[…] Human genome build hg19 (GRCh37) Primary Assembly (not including the unplaced scaffolds) was used as the reference sequence throughout the analyses. Both Agilent and NimbleGen have used exon annotations from the CCDS and miRNA annotations from the miRBase based on human genome build hg18 as the basis for their capture designs in the smaller kits. In the probe designs for the larger kits, Agilent has used the CCDS (March 2009), GENCODE, RefSeq, Rfam and miRBase v.13 annotations based on human genome hg19, whereas the NimbleGen SeqCap v2.0 design relies on the CCDS (September 2009), RefSeq (UCSC, January 2010), and miRBase (v.14, September 2009) annotations, as well as on additional genes from customer inputs. The updated kits included capture probes for unplaced chromosomal positions as well (namely, 378 probe regions in Agilent SureSelect 50 Mb and 99 in NimbleGen SeqCap v2.0), but these regions were removed from our further analyses. CTRs were defined for all of the capture kits as the companies' given probe positions. These needed to be lifted over from the given hg18 build positions to the recent hg19 positions for the smaller kits, whereas the updated kits' designs had already been made using the hg19 build. In some of our statistics (see Results), we included the flanking 100 bp near all the given probe positions into the CTRs (CTR + flank). Exon annotations from the CCDS project build v59 (EnsEMBL) were used []. A common target region for the capture methods was defined as the probe regions that were included in all of the probe designs.For the probe design comparisons (Figure ; Additional file ), the exon regions of interest were defined by combining CCDS and UCSC known exon [] annotated regions as well as all the kits' capture target regions into a single query. Overlapping genomic regions were merged as single positions in the query. For any given kit, an exon region was considered to be included in the kit if its capture probe positions overlapped with the combined query for one base pair or more. The numbers of included exon regions are given in the figures.All sequence data were analyzed using an in-house developed SAMtools-based bioinformatics pipeline for quality control, short read alignment, variant identification and annotation (VCP; Figure ). Image analyses and base calling of the raw sequencing data were first performed on the Illumina RTA v1.6.32.0 sequence analysis pipeline. In the VCP, the sequences were then trimmed of any possible B block in the quality scores from the end of the read. After this, if any pair had a read shorter than 36 bp, the pair was removed. The quality scores were converted to Sanger Phred scores using Emboss (version 6.3.1) [] and aligned using BWA (version 0.5.8 c) [] against human genome build hg19. The genome was downloaded from EnsEMBL (version 59). After alignment, potential PCR duplicates were removed with Picard MarkDuplicates (version 1.32).SNVs were called with SAMtools' pileup (version 0.1.8) []. The pileup results were first filtered by requiring the variant allele quality to be 20 or more and then with the SAMtools' VarFilter. We calculated quality ratios for the variants as a ratio of A/(A + B), where A and B were defined as follows: if there were call bases of both the reference base and variant base in the variant position, A was the sum of allele qualities of the reference call bases and B was the sum of allele qualities of the variant call bases; if there were two different variant call bases and no reference call bases, the variant call base with a higher allele quality sum was the A and the other call base was the B; if all the call bases in the variant position were variant calls of the same base, the quality ratio was defined to be 0. In variant positions with call bases of more than two alleles the ratio was defined to be -1, and they were filtered from subsequent analyses. Finally, single nucleotide variants called by pileup were filtered in the VCP according to the described quality ratio: any variant call with a quality ratio of more than 0.8 was considered as a reference call and was filtered out. In addition, we included our own base calls for the called variants based on the quality ratio. Any call with a quality ratio between 0.2 and 0.8 was considered to be heterozygous and calls below 0.2 to be homozygous variant calls.For the control I sample, GATK base quality score recalibration and genotype calling was done with recommended parameter settings for whole exome sequencing []. Known variants for quality score recalibration were from the 1000 Genomes Project (phase 1 consensus SNPs, May 2011 data release).In addition to SNVs, small indels were called for the control I sample using SAMtools' pileup as well. The results were filtered by requiring the quality to be 50 or more and then with the SAMtools' VarFilter. No other alleles than the indel or reference allele calls were allowed for the indel variant positions.We hypothesized that indel, inversion or translocation break points could be identified from the aligned sequence data by examining genomic positions, where a sufficient number of overlapping reads had the same start or end position without being PCR duplicates. Such positions could be caused by soft-clipping of reads done by BWA: if only the start of a read aligned to the reference sequence, but the rest of the read did not align adjacently to it, BWA aligned only the start of the read and reported a soft-clip from the un-aligned part. Another possible cause for these positions was B blocks in the quality scores, starting from the same position for the overlapping reads, and subsequent B block trimming. These positions were named as REAs. REAs were searched for in the control I sample from the aligned read file. At least five reads, all of them either starting or ending in the same position, and a minimum contribution of 30% to the total coverage in the position, were required for a REA to be reported. Associated soft-clipped sequences were reported together with REAs.GC content was defined for the CTRs and the common target region as a mean percentage of G and C bases in the targets, calculated from human genome build hg19 (GRCh37) based FASTA formatted target files with the Emboss geecee script []. For the SNP analyses, GC content was defined as the percentage of G and C bases in the distinct target (for example, a single exon) adjacent to the SNP. Mapabilities were retrieved from the UCSC Table Browser using track: mapability, CRG Align 75 (wgEncodeCrgMapabilityAlign75mer). In this track, a mapability of 1.0 means one match in the genome for k-mer sequences of 75 bp, 0.5 means two matches in the genome and so on. Mean mapability was calculated for each distinct target region. Similarly for the SNP analyses, mapability for a SNP was defined as mean mapability in the region adjacent to the SNP.Student's t-test was used to test for statistical significance in the differences between the sequence alignment results and between the SNV allele balances. T-distribution and equal variance were assumed for the results, thought it should be noted that with a small number of samples the results should be interpreted with caution. Uncorrected two-tailed P-values are given in the text. […]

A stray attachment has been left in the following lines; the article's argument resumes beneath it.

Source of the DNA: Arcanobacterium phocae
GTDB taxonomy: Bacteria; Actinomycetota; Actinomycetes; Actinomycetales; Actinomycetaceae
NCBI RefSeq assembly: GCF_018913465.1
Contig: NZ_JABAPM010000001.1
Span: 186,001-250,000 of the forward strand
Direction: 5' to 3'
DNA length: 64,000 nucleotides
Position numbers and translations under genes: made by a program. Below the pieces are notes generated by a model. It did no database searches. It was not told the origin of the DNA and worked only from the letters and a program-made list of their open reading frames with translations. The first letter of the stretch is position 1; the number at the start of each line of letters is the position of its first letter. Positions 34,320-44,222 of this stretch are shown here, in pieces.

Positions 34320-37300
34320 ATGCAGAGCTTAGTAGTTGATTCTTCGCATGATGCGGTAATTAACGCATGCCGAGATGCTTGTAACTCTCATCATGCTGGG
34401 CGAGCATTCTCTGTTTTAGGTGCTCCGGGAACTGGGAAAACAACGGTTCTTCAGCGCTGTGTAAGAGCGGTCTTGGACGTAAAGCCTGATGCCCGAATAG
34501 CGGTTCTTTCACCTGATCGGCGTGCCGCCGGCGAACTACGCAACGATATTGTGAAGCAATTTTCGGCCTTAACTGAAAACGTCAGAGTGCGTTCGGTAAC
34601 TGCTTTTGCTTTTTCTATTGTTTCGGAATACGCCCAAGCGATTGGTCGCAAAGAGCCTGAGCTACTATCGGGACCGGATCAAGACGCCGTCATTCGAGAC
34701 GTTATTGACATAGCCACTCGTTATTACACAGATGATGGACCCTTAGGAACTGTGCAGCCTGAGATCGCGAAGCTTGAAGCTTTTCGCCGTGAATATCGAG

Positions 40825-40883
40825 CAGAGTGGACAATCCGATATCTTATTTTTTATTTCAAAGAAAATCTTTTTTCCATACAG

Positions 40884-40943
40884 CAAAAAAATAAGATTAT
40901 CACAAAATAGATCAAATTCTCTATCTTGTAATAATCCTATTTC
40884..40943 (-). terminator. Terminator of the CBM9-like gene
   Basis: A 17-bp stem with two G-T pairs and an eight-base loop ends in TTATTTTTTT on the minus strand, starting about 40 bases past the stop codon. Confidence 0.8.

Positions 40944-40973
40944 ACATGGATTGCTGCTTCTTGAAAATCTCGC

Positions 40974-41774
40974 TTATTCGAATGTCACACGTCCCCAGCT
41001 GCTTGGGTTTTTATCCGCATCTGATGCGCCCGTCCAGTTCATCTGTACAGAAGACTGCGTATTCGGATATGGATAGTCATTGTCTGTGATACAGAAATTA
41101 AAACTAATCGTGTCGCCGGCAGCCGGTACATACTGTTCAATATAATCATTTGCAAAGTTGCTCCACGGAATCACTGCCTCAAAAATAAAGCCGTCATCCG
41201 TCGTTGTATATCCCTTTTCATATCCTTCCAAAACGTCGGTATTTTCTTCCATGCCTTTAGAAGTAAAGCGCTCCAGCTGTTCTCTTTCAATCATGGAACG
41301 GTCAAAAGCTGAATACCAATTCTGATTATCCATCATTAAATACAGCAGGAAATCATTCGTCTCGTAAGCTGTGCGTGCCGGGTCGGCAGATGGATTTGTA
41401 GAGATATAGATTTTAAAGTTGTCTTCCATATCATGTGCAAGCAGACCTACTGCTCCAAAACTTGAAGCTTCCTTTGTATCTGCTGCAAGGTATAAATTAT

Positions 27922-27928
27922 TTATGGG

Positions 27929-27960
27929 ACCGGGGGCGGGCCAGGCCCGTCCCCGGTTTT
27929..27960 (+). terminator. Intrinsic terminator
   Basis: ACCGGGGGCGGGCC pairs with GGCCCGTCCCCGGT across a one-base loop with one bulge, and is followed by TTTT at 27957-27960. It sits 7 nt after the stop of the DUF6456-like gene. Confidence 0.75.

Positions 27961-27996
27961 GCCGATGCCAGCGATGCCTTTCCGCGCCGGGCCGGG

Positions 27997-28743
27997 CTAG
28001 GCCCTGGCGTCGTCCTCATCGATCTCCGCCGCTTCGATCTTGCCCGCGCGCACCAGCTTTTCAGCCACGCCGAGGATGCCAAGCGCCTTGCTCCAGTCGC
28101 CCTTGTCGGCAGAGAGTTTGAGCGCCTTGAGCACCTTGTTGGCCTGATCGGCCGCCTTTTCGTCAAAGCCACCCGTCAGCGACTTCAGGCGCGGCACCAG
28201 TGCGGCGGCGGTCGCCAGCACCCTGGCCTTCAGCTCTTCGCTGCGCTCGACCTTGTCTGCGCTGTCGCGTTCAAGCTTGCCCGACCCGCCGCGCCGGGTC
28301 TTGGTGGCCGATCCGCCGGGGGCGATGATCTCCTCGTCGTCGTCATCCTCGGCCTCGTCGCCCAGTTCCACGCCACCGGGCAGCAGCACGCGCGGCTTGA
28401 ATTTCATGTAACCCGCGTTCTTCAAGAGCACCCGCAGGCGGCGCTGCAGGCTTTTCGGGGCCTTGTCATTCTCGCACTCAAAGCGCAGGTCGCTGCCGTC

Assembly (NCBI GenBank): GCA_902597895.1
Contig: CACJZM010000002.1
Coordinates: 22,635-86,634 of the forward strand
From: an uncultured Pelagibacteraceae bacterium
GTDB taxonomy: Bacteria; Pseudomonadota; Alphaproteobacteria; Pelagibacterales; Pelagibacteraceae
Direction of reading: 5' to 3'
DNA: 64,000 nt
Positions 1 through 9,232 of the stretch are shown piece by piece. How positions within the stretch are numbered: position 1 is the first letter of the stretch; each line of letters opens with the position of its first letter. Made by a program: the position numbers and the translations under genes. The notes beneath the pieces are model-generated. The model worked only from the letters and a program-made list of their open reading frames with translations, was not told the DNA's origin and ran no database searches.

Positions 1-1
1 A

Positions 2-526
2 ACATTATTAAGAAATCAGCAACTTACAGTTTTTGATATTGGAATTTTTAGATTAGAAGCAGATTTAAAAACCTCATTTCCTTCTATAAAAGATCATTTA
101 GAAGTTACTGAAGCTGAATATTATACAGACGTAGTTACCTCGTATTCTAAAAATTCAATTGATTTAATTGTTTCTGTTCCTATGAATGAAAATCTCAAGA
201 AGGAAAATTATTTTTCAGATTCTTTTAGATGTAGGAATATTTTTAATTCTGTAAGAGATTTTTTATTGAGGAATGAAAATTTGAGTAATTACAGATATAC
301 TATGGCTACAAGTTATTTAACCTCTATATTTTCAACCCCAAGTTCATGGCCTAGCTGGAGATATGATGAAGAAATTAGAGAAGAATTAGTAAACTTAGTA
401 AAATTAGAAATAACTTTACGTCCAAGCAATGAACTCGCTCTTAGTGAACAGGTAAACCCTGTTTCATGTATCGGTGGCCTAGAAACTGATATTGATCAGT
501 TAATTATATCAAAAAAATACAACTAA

Pipeline specifications

Software tools SAMtools, EMBOSS, BWA, Picard, GATK
Databases Rfam miRBase GENCODE
Application WES analysis
Organisms Homo sapiens